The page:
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Buying Parts For Your New Car

Inspect the car, does it need parts? Making money is in trying to fix as much as possible and not having to buy the parts.

Bondo is the word. Ok alot of people don't like the idea of bondo, but it does the job and is pretty effective, nobody that buys the car will ever know the difference...unless of course you apply a gallon of bondo to a quarter panel. Use it wisely, but don't be affraid to use it.

Buying aftermarket body parts instead of Original Equipment Manufacturer (OEM) parts is almost allways the way to go. Most body parts for most cars are available in aftermarket version.

www.partstrain.com is a good aftermarket parts supplier. Also check out your Yellow Pages Directory for a local supplier.

After market parts can be 50% to 70% cheaper than OEM.

Parts usually available aftermarket:

Hoods, Fenders, Bumper Covers and Reinforcements, Headlights, Taillights, Door skins, Windshields, Radiators, A/C Condencers, Spoilers and other.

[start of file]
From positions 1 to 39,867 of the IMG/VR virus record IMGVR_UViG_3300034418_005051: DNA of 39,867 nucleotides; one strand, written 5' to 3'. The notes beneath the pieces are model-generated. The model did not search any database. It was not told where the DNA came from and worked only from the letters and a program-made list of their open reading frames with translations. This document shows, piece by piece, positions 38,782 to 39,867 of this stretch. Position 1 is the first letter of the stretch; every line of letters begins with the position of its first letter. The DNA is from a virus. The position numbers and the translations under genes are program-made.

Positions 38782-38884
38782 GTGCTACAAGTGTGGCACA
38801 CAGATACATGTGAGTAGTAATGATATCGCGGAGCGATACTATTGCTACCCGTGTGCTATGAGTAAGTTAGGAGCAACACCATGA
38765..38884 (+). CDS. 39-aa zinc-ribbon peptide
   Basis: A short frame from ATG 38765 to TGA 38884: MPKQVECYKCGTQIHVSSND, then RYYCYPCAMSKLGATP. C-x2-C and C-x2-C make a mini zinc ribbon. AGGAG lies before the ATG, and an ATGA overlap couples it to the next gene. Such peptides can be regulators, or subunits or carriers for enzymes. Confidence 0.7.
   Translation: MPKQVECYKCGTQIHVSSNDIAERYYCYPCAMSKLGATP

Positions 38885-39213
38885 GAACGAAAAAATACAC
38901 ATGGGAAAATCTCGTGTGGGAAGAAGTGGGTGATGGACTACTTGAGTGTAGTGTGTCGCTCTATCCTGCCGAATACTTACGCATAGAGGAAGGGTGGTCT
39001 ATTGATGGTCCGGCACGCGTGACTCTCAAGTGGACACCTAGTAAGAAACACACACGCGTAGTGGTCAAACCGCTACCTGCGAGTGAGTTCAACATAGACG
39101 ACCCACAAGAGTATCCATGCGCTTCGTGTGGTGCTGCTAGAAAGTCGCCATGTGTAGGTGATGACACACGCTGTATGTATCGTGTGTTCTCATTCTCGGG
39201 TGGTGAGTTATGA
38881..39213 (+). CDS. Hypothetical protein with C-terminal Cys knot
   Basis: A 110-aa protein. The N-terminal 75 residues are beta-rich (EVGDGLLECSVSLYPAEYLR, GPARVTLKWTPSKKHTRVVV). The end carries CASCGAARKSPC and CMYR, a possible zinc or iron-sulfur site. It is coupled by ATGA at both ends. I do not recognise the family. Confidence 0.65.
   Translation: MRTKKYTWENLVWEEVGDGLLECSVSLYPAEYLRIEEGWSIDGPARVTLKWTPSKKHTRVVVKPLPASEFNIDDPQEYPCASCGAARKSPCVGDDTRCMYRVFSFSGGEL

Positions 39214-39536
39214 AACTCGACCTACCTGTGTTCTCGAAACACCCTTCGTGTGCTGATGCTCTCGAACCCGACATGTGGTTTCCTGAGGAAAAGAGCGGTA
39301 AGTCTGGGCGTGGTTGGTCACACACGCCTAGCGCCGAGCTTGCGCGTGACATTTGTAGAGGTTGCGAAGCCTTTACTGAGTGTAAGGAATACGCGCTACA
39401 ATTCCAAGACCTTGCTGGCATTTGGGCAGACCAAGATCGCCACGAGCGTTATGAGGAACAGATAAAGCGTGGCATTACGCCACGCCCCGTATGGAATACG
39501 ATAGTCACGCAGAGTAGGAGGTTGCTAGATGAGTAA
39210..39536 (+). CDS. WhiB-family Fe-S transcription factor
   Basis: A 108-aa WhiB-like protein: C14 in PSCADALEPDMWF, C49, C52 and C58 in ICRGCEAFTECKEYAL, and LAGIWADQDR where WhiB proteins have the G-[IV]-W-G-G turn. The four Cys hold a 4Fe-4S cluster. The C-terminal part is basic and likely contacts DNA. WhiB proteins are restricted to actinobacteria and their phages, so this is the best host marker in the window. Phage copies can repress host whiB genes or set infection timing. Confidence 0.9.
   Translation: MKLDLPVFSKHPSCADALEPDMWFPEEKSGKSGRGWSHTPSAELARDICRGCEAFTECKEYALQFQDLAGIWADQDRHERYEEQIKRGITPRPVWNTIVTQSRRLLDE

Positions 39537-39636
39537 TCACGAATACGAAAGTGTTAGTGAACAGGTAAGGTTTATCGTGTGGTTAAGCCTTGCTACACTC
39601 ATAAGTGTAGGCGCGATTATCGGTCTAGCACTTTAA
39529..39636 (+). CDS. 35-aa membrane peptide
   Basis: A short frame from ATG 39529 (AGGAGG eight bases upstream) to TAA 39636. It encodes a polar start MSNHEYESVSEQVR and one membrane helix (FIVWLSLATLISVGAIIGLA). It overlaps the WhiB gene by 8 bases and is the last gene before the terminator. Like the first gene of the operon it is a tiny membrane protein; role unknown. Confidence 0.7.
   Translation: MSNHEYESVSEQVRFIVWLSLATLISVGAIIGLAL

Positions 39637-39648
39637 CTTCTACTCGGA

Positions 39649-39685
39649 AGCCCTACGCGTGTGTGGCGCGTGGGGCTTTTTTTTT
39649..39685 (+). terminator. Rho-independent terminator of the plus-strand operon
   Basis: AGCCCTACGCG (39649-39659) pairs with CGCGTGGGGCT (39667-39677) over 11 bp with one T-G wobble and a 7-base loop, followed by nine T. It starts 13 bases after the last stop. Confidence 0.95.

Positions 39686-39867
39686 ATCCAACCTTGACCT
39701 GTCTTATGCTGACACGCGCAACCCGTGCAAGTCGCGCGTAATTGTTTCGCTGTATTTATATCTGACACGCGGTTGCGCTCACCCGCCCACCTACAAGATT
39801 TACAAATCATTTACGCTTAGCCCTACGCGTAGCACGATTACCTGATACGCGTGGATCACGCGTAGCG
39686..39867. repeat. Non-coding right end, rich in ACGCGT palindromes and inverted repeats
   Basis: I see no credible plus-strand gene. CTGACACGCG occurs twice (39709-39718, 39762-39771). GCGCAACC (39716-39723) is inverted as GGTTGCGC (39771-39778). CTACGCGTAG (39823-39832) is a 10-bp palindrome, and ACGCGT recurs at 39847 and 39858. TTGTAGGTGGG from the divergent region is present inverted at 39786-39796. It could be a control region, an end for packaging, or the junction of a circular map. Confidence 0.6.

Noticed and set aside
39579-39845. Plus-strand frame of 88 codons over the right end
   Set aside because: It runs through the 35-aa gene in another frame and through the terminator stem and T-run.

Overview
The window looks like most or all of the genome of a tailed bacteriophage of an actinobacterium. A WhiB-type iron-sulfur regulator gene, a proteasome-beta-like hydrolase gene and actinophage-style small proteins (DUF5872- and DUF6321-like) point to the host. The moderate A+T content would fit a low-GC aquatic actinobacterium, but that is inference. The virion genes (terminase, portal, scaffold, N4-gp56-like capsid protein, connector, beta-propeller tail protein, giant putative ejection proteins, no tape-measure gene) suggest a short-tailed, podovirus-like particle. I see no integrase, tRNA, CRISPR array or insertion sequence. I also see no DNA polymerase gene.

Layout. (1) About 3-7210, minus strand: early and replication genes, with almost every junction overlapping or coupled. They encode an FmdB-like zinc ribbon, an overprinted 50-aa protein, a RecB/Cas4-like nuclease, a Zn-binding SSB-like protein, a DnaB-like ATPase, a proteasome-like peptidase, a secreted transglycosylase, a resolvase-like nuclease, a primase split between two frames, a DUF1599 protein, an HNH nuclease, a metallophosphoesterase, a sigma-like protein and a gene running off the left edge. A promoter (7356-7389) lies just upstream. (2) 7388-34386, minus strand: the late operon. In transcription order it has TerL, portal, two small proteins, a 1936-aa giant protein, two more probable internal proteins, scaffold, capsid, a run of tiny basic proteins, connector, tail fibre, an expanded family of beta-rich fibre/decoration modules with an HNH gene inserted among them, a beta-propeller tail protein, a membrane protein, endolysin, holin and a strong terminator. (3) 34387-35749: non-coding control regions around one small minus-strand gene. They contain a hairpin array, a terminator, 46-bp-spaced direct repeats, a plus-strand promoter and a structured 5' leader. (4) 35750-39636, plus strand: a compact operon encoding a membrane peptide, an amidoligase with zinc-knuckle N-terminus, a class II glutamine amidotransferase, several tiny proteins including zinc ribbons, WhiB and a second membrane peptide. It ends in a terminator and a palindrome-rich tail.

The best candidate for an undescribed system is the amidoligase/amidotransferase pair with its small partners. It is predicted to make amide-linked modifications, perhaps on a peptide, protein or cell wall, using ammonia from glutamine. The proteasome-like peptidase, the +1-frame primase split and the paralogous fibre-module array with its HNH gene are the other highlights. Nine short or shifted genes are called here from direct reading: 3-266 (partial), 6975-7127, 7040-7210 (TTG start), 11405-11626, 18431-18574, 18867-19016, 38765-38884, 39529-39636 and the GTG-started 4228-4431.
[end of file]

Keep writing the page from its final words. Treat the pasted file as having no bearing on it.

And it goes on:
If aftermarket part are nor available or you need parts that are other then body parts, used is the answer. Usually you can find almost anything at the used auto parts yards. The prices are always right, and most of the time negotiable. There is also a version of a used auto parts yards where you can go and pull the parts yourself. They usually have a fixed price for a part ( a price for a starter off a 1975 Ford and a 1998 Honda would cost the same, almost always cheaper then the full service auto parts yards' prices ).

Here is a great place to start looking for some used parts, CarPart (www.car-part.com). They have a searchable database where you can search by location, so it'll pull out the inventory lists from the yards near your location or nationwide for rare parts. Very good site.

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Updated May 8, 2004